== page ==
News

LGBTQ Rights Not Adversely Impacted by Supreme Court’s Masterpiece Cakeshop Decision

June 04, 2018

On June 4, 2018, the United States Supreme Court delivered its much-anticipated decision in Masterpiece Cakeshop Ltd., et al. v. Colorado Civil Rights Commission, et al.  In an extremely narrow ruling, the Supreme Court held that Masterpiece Cakeshop did not have to pay penalties for refusing to prepare a wedding cake for a same sex couple. It is crucial to note that the Supreme Court did not rule on the question of whether the bakery, or any private business, may deny services to same-sex [...]

New York Court Reaffirms Employees’ Rights to Seek Class-Wide Relief for Wage Violations, Regardless of Immigration Status

May 17, 2018

On May 17, 2018, Justice Jeffrey Brown of the New York State Supreme Court for Nassau County shot down an argument that the plaintiffs, who were former employees of the defendants, could not pursue a class action to recover unpaid wages because it was supposedly “patently obvious” that the plaintiffs lacked proper immigration documentation. Specifically, in Molina, et al. v. Two Bros. Scrap Metal, Inc., et al., Justice Brown held that, even if the defendants were correct about the [...]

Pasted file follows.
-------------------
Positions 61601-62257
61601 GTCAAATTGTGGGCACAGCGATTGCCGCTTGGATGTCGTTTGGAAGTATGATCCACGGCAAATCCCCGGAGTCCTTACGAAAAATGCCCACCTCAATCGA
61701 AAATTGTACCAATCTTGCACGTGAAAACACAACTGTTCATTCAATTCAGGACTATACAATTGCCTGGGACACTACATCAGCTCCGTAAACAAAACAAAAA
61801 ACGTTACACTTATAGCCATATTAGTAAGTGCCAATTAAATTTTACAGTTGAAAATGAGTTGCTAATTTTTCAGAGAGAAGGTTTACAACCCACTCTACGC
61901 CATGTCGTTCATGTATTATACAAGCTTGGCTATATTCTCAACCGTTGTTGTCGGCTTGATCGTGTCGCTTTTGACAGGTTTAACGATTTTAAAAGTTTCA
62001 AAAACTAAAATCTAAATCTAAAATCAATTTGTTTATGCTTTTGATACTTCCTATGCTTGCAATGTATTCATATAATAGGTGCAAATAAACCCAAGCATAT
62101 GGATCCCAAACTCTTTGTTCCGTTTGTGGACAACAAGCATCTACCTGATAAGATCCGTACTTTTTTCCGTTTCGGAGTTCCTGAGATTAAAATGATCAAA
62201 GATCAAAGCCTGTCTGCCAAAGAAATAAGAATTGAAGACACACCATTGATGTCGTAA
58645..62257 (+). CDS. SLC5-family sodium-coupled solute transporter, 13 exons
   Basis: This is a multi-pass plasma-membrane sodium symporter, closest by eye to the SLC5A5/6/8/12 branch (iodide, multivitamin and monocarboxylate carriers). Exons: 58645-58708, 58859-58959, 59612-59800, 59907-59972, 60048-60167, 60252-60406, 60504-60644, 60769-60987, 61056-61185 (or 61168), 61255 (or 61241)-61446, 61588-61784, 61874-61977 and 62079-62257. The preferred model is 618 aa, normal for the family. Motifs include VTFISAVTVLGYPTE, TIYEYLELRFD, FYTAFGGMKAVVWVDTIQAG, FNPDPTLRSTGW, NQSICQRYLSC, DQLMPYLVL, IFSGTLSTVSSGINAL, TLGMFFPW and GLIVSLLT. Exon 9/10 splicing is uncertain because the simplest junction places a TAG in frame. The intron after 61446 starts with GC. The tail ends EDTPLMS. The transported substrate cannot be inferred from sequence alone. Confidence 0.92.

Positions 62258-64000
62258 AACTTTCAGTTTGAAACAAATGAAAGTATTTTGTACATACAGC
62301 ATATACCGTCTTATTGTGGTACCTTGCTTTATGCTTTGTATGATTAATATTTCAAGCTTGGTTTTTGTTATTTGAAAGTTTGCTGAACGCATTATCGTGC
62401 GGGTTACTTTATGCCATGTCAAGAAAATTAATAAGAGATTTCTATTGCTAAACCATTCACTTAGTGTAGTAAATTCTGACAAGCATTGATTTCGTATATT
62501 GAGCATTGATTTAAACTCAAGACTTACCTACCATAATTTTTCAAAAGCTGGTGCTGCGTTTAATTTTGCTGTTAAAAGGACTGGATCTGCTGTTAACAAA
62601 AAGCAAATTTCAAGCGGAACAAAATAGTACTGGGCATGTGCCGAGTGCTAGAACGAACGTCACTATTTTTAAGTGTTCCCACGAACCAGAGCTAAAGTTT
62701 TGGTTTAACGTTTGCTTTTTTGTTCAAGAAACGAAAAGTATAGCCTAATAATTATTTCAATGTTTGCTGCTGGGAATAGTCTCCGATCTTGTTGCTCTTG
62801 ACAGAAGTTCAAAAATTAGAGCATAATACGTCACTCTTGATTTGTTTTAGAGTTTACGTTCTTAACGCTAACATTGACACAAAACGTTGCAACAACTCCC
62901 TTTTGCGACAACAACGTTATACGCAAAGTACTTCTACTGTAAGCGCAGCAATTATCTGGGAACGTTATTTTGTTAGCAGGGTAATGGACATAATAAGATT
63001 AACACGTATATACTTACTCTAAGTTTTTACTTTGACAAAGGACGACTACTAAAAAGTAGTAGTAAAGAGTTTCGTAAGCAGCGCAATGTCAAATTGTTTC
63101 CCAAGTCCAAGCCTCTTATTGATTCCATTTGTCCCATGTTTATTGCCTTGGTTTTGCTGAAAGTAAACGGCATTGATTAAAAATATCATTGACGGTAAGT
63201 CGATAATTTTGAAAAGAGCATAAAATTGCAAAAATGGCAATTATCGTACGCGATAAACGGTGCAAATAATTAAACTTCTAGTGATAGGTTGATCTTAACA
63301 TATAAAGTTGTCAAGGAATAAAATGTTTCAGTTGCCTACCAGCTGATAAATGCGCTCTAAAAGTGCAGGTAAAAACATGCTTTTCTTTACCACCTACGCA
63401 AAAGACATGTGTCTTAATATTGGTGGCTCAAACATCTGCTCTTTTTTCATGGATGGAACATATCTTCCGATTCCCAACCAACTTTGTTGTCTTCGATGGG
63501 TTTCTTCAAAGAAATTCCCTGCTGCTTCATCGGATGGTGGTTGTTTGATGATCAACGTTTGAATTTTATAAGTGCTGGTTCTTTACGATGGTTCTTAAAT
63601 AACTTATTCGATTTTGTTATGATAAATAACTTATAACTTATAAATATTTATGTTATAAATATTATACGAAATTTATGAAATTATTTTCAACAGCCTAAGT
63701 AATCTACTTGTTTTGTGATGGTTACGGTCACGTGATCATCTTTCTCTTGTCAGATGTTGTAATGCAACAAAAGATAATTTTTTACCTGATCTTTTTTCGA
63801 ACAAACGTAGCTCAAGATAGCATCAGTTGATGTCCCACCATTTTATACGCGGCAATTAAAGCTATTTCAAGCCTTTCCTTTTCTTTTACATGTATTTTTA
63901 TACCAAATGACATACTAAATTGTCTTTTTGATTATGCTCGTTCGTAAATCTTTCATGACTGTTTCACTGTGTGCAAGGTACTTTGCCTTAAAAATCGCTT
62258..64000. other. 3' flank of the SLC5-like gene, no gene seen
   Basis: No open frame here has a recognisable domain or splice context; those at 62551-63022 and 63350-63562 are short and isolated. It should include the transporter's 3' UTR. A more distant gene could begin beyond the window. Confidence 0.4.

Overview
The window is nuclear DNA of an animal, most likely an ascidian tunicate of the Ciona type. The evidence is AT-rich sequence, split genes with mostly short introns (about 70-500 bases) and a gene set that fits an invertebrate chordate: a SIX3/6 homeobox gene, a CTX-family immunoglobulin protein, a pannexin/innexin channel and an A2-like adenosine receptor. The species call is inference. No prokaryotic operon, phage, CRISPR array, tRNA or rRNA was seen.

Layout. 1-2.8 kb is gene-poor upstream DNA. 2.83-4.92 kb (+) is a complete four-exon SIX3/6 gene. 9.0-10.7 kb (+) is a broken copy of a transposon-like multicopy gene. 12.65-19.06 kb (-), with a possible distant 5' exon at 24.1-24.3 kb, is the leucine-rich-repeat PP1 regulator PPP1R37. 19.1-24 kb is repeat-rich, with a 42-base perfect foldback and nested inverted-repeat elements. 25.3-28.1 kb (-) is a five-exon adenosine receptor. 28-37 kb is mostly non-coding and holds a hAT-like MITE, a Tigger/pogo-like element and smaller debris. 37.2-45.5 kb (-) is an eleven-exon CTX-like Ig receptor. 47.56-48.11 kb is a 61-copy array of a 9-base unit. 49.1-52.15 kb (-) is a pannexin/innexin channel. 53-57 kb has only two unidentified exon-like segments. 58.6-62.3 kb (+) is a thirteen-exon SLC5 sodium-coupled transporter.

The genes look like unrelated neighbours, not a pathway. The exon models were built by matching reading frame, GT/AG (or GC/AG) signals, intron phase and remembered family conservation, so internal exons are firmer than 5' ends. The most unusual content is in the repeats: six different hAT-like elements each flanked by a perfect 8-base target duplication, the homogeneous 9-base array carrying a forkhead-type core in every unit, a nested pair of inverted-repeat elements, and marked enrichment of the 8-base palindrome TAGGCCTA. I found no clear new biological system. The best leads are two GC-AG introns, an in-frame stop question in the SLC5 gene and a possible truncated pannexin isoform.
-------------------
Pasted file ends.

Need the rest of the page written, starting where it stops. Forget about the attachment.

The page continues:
Supreme Court of California Expands Definition of “Employees” Who Are Protected by Wage Laws

April 30, 2018

On April 30, 2018, the Supreme Court of California, the highest court in the State, reached a landmark decision for hourly workers.  In Dynamex Operations West, Inc. v. Lee, the Court denied Dynamex’s appeal of the lower court’s order, which certified a class of delivery drivers who Dynamex argued were independent contractors, and therefore not entitled to the protection of certain wage laws.  This decision is a huge victory for California workers who are classified as mere [...]

Cocktail Server Illegally Fired From NYC’s Ascent Lounge

April 26, 2018

On Thursday, April 26, 2018, the National Labor Relations Board ruled in favor of a New York City cocktail server fired two days after complaining at a staff meeting about the wage practices and working conditions at the upscale Ascent Lounge.  The Board agreed with an administrative law judge-finding that the timing of the server’s termination, soon after the staff meeting in which she complained, was suspicious and evidence of the employer’s animus towards the server for voicing [...]

California Class Action Arbitration Agreement Found Unconscionable

April 25, 2018

California workers obtain a substantial victory as the California Second Appellate District found arbitration agreements, signed by over one hundred employees in the wake of a coworker initiating a wage-and-hour class action, to be procedurally and substantially unconscionable.  The Court held that “the language of the provision and the circumstances under which it was presented to putative class members rendered it unfair, one-sided, and substantively unconscionable.”. Specifically, [...]

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